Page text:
Niger's President Issoufou on the 'long road' to an MCC compact

By Michael Igoe 04 October 2016

Mahamadou Issoufou, president of Niger. Photo by: Glenn Fawcett / OSD Deputy Secretary of Defense

It’s not easy to land a Millennium Challenge Corp. compact. For Niger, the process took a decade.

“It was a long road,” Nigerien President Mahamadou Issoufou told Devex in an exclusive interview on the sidelines of the United Nations General Assembly in New York.

MCC’s “constraints to growth” analysis identifies areas where development assistance could help a country realize its economic potential. While 80 percent of Niger’s population depends on agriculture for their livelihoods, nearly 3.4 million Nigeriens are chronically food insecure, according to the United Nations. Under Issoufou, Niger has undertaken a “3N Initiative” — Nigeriens Feeding Nigeriens — aimed at boosting both food access and agricultural productivity.

Niger’s $437 million MCC compact, approved by the agency’s board in June, will focus on food security, with investments in agriculture, water resources and infrastructure. The MCC compact is unique among U.S. government foreign assistance instruments. Before countries can access funding, they have to show their commitment to democratic governance and curbing corruption, by scoring high enough on MCC’s scorecard. Niger first qualified for MCC’s “threshold program,” which assists countries to become eligible for a full compact.

Issoufou has also made energy and water resources a priority. His enthusiasm for the World Bank-supported Kandadji Dam project has drawn criticism from some civil society groups that say the social and environmental costs associated with the mega project are too high. The dam is expected to displace between 30,000 and 60,000 people. While the MCC compact will not support this project, Issoufou noted that he hopes MCC and the U.S. government will help Niger make its case for more World Bank financing.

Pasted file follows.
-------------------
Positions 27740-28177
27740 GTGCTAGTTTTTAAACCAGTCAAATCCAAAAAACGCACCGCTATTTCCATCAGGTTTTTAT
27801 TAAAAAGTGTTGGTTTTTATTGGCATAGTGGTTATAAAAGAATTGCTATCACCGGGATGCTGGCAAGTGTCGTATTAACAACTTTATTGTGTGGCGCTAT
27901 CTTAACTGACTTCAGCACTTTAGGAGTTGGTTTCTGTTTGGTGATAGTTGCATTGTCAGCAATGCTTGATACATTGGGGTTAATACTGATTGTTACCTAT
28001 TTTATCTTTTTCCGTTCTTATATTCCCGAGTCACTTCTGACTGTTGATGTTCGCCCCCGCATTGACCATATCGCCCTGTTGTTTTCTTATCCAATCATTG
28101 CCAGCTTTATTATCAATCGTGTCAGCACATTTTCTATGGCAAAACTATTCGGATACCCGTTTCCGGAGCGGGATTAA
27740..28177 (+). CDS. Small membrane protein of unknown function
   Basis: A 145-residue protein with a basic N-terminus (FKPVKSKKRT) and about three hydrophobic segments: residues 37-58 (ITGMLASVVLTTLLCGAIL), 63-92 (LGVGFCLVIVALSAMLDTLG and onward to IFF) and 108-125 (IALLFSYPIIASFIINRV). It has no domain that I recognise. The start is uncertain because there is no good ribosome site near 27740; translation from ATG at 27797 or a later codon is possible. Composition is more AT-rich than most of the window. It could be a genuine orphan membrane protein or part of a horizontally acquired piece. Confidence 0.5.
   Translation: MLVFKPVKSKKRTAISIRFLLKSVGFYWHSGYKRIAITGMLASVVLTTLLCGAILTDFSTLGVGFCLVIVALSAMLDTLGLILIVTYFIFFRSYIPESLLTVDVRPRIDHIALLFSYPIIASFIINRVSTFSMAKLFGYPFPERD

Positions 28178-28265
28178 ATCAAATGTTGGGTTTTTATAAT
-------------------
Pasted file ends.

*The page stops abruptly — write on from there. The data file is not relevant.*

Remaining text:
Here is an excerpt from our conversation with Niger’s president and MCC CEO Dana Hyde, edited for length and clarity:

Given the focus on food security, water resources, agriculture — in looking through the constraints to growth analysis, it’s clear that climate change is in there as well. If you’re seeing climate change as a constraint to growth in more countries, can we expect MCC to be focused on climate change adaptation more going forward?

Dana Hyde: Certainly the president’s remarks speak to how this investment in agriculture very much builds on the Nigeriens’ plan for agricultural production. You mentioned the climate-resilient issues in the area. When we’re looking at agriculture, that’s at the fore of how we approach this. It’s a large program, but we’re going to be working with small farmers in climate smart, resilient ways …